On warm days it was wonderful to have breakfast in The Great Outdoors which is a bar and restaurant area at the back of the ship.
The two main dining rooms are Indigo and The Summer Palace. Indigo is the smaller of the two and offers a more intimate dining experience. The Summer Palace is very large and its décor is inspired by the great summer palaces of Russia. Both restaurants are open for breakfast, lunch, and dinner, and they share the same menu for each particular day. A typical evening meal may consist of a starter of bouillabaisse soup, followed by garlic-roasted leg of lamb and for dessert, a warm peach tartlet. The menus change every day and if you’re really hungry, you can order as much of anything as you like.
Of the six specialty restaurants, we ate at Cagney’s Steakhouse and the French café, Le Bistro. For an entré at Cagney’s I ordered the grilled ribeye with their green peppercorn sauce. The steak was superior, as good as some that I’ve had at renowned steak houses in NYC. In Le Bistro, I ordered the pan-seared jumbo bay scallops with a sherry vinegar glaze and cauliflower mousseline, which was perfectly cooked, and Bud ordered a glorious Napoleon of Portobello mushrooms and vegetable puff pastry with goat cheese, red pepper, sweet potato, and a beurre blanc. It was almost too pretty to eat.
Often, we would see the earlier of two shows in the theatre which was at 7 P.M. Traditionally they last one hour, so from there we’d go to our favorite bar, have some martinis and then head on down to the Summer Palace for a late dinner. Very civilized.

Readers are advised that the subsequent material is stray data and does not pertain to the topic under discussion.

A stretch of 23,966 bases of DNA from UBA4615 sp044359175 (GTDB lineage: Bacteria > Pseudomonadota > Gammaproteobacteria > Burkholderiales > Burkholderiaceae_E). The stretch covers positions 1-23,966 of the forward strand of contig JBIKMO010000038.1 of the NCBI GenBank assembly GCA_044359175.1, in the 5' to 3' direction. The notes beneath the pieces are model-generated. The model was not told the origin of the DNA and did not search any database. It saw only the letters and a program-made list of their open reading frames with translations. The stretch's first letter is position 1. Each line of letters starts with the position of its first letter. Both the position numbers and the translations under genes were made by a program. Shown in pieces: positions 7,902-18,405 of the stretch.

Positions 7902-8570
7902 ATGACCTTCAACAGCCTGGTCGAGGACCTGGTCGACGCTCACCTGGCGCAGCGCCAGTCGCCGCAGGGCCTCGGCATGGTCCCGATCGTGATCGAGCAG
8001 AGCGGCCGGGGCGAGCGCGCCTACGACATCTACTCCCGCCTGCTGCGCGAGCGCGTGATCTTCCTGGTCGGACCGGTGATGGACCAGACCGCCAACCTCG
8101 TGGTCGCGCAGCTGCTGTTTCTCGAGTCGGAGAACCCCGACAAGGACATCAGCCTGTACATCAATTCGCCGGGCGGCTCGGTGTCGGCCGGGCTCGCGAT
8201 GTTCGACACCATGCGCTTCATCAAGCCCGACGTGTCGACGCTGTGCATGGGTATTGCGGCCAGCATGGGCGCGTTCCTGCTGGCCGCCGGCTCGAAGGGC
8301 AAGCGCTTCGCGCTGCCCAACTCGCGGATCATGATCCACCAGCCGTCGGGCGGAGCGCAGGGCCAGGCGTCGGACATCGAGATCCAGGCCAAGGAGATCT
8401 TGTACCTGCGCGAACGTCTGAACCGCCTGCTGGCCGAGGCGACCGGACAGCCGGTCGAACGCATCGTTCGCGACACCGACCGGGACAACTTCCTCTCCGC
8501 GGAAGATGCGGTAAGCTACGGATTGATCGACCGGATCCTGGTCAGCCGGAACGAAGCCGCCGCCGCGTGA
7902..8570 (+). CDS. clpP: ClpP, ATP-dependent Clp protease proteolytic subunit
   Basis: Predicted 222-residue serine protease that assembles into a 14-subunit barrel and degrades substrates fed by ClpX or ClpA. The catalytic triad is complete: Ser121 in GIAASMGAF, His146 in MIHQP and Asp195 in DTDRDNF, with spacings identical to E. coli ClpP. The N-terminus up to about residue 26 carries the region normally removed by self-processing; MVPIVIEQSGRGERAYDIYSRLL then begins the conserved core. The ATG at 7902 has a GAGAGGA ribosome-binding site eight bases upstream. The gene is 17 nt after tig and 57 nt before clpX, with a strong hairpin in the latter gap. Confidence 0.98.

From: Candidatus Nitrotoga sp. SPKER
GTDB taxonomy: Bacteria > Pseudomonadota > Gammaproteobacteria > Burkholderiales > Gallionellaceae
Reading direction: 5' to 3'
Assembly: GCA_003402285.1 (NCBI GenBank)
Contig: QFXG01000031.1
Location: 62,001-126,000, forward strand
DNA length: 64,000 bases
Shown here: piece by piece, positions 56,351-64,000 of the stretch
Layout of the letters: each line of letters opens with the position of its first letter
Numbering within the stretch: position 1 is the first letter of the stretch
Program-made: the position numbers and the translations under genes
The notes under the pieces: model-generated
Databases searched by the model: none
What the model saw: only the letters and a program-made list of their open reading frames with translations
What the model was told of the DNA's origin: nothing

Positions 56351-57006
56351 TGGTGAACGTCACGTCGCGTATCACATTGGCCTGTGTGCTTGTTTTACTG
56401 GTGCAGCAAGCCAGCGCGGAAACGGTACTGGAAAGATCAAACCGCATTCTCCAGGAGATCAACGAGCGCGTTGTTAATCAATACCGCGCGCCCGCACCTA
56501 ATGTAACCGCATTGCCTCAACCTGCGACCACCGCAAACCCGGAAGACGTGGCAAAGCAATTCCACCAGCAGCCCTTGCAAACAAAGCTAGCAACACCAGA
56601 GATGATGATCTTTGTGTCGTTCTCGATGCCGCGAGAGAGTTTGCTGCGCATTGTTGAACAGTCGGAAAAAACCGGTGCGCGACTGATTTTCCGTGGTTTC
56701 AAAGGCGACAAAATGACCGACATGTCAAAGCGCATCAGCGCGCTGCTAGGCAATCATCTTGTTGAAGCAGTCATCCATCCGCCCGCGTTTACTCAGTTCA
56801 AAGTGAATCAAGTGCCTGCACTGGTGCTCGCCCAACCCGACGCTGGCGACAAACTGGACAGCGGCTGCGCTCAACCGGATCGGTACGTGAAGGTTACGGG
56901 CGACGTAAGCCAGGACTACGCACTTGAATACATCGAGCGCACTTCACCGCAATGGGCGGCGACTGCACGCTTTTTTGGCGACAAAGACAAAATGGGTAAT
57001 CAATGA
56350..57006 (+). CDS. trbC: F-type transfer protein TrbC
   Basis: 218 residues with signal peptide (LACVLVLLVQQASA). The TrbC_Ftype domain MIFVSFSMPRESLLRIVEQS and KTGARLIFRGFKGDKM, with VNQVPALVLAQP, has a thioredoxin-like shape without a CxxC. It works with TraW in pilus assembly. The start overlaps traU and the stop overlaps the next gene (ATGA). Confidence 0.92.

I’ll admit, spending a week to cross the Atlantic had me a bit concerned. Would I get bored or restless? Ships can make the journey faster, but that eats up much more fuel, and the fares would increase. Plus traveling across the pond, your body very gradually adjusts to time changes, therefore no jet lag. Honestly, the 7 days at sea went by like a breeze, no pun intended. We were traveling late April and into May so the weather was extremely mild. Often people were in the outdoor pools and hot tubs or playing human chess, basketball, shuffleboard, or scampering up the rock-climbing wall. There was even a driving range where you could work on your swing, or if you preferred to just relax, you could grab a deck chair, order a smart cocktail, and people watch.
After the week crossing the Atlantic we would be making ports of call in Ireland, France, England, Belgium and finally, the Netherlands. Each excursion gave us about one day to explore. The ship offered a multitude of excursions, but do your homework, sometimes a third-party company offers a better price and a more interesting itinerary. The major bonus with booking a ship’s excursion is you’ll never miss the boat. If you’re not back in time from a private excursion the boat will leave without you.